The 2007 Annual Parish Meeting of St John's, Stockton took place today. What follows is a substantial portion of my State-of-the-Parish address, wherein I offered some reflections on the state, not only of the parish, but of the larger church.
Now I’m going to ask you to turn your attention for a while to a subject that is a source of some anxiety, but which we can’t just ignore, which is the state of unrest that the Anglican world, and the Episcopal Church, and the Diocese of San Joaquin are in. It’s too big a subject for me to cover in detail right now, but I do want to share with you something of my own heart and my own mind as relates to how we as a parish might respond to all that is going on.
First, while the secular press gives the world the impression that the dispute is really all about sex, it really isn’t. Sex is only the match that lit the fuse. But I do want to say this much about sex, and I’m not trying to pander to anybody; I’m just trying to be as transparent as I can. I have what are, by any account, traditional views. But I try with all my might to hold those views humbly and compassionately. My heart truly aches for those who, by no choice of their own, find themselves able to bond intimately only with persons of the same sex. I am not closed to the idea that something of holiness might be reflected in some such relationships. I want
But, like I said, it’s not really about sex. It’s about the nature of Anglican Christianity, the nature of authority, the nature of mutual accountability under that authority. Perhaps because it is an American church, the Episcopal Church has a fiercely independent streak. The actions of the last two General Conventions have pushed independence to the point where it has collided head on with mutual accountability between the 38 Anglican provinces. Virtually since the close of convention in Minneapolis in 2003, whatever gravitational forces that have held the Episcopal Church together since 1789, and colonial Anglicanism for 182 years before that—those gravitational forces have steadily weakened on an almost daily basis. As a result, even those who support General Convention’s actions acknowledge that the Episcopal Church stands a very real chance of losing what might be called the Anglican “franchise” for the territory it now covers.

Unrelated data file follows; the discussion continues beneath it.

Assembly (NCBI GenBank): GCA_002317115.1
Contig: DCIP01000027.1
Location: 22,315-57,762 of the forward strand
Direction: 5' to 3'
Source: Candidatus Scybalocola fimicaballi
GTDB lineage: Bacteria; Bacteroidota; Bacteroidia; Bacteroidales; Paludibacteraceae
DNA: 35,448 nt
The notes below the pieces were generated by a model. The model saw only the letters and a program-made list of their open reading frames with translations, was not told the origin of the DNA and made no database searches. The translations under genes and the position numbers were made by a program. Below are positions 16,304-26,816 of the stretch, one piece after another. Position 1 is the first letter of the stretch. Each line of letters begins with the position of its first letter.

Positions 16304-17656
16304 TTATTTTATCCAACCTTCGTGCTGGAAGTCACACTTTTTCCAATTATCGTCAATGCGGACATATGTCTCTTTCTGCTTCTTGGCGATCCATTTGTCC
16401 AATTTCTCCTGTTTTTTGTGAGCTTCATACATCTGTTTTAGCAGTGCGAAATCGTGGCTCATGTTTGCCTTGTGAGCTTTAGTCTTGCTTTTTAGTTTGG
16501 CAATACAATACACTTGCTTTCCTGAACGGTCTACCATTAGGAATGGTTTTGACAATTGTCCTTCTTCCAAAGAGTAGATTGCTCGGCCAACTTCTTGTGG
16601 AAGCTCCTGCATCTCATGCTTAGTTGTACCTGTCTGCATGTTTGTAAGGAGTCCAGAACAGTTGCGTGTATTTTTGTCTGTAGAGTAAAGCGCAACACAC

You have the right to know where your Rector stands in all of this, and even as I shared my heart with you with respect to the presenting problem of human sexuality, I will try to be equally transparent in discussing these strategic and political concerns. That fact is, I’m very torn, and I wrestle with the question daily, almost hourly. You know, I once aspired to a career in politics. It’s a good thing I didn’t try to go that direction, because I would have been a terrible politician. It’s very hard for me to think in absolute, black-and-white terms. It’s relatively easy for me to see both sides—several sides, in fact—of most any given question. I know that this is frustrating to some of you, who are eager for me to exercise clearer leadership.